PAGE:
ALEXANDRIA, VA – The Alexandria Tutoring Consortium (ATC) has reason to celebrate. The nonprofit program, which helps the youngest students enrolled in Alexandria’s public schools learn to read, is the recipient of a $16,000 grant from the AT&T Foundation. The gift will fund ATC’s Book Buddies programs at John Adams Elementary and Ferdinand T. Day Elementary.
“After a year and a half of interrupted learning, we’re seeing more demand for reading tutoring than ever before,” said ATC Executive Director Lisa Jacobs. “We’re trying to help more kids this year, and it’s donations by community supporters like the AT&T Foundation that put us in a position to run our programming now through May. We could not be more grateful for this investment in Alexandria’s children.”
ATC matches volunteers with kindergartners or first-graders who are having difficulty with reading skills. Twice a week each student meets a volunteer to improve his or her ability. The sessions are guided by specially designed lessons that target reading gaps.
Began by Rev. Gary Charles, Judge Steve Rideout, and former Alexandria City Public Schools (ACPS) Superintendent Dr. Herbert Beg, the ATC is the result of the ACPS Primary Initiative program, launched in 1996. The Initiative’s goal was to ensure that students could “read and do math by grade level at the end of second grade,” according to the ATC’s website.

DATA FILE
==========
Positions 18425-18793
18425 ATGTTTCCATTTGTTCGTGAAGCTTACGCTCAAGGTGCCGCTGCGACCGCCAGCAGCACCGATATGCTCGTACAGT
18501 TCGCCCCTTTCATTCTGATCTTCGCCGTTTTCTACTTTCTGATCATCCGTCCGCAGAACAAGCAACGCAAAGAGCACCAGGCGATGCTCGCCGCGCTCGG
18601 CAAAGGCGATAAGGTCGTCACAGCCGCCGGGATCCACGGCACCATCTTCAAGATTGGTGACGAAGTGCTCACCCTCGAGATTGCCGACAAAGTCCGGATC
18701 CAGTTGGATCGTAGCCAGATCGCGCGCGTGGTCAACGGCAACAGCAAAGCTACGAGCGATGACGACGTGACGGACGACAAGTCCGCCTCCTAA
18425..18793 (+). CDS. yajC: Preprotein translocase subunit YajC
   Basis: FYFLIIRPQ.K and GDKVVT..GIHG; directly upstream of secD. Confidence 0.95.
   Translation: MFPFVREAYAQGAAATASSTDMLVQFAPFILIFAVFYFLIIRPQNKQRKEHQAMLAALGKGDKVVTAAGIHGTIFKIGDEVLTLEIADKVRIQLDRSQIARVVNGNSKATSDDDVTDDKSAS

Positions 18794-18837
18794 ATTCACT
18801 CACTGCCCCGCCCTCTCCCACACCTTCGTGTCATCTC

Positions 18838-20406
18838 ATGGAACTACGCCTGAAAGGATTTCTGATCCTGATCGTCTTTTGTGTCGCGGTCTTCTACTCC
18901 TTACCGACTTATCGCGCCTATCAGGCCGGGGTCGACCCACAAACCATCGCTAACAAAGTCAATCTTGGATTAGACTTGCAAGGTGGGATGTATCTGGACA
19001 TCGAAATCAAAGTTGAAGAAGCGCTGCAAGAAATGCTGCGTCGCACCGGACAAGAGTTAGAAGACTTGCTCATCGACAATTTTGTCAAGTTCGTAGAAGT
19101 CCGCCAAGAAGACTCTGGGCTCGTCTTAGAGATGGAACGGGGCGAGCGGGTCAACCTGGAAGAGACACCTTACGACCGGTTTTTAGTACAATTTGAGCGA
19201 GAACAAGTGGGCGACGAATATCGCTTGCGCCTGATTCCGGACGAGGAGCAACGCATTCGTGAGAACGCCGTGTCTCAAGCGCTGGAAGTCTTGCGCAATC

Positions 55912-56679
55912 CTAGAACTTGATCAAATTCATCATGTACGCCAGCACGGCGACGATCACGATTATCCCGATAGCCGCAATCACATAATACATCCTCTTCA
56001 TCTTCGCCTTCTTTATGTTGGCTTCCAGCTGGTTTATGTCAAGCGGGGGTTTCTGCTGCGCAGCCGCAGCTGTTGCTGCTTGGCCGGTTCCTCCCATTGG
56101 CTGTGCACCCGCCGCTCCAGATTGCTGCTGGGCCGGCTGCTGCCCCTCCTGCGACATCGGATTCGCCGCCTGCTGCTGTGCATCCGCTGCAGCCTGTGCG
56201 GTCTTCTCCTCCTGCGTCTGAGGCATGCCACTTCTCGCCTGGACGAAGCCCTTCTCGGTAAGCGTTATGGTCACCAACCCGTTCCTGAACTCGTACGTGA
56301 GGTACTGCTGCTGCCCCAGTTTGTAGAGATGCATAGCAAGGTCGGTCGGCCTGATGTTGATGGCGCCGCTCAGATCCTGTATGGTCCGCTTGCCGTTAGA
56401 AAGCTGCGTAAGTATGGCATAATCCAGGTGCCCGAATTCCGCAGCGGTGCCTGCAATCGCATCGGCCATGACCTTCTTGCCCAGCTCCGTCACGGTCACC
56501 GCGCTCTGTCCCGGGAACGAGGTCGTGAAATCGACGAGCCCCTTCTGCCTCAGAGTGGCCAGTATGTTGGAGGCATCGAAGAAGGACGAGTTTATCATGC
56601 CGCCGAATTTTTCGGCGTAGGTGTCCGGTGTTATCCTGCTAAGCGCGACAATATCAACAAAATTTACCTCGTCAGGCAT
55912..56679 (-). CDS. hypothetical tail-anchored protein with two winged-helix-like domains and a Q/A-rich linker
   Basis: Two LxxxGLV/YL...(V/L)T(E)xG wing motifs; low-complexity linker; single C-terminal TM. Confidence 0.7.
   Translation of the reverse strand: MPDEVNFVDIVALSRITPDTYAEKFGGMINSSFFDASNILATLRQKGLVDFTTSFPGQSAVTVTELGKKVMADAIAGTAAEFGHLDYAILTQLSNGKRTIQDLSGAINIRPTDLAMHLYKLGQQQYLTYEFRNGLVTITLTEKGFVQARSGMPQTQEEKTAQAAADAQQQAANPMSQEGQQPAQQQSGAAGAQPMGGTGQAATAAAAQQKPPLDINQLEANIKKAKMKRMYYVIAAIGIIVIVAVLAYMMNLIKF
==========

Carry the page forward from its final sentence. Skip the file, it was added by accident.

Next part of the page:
Each year the ATC delivers results. In 2020 there were 7,600 tutoring sessions, which helped 87% of students read at grade level when they finished the program.
“We are delighted to be able to support ATC in its efforts to teach Alexandria’s kids to read,” said Garrett McGuire, Regional Director of External & Legislative Affairs at AT&T. “Getting students on grade level before third grade has been shown to result in better graduation rates and a better chance for lifelong success.”
Want to donate to ATC and assist its students? Visit alexandriatutors.org/donate.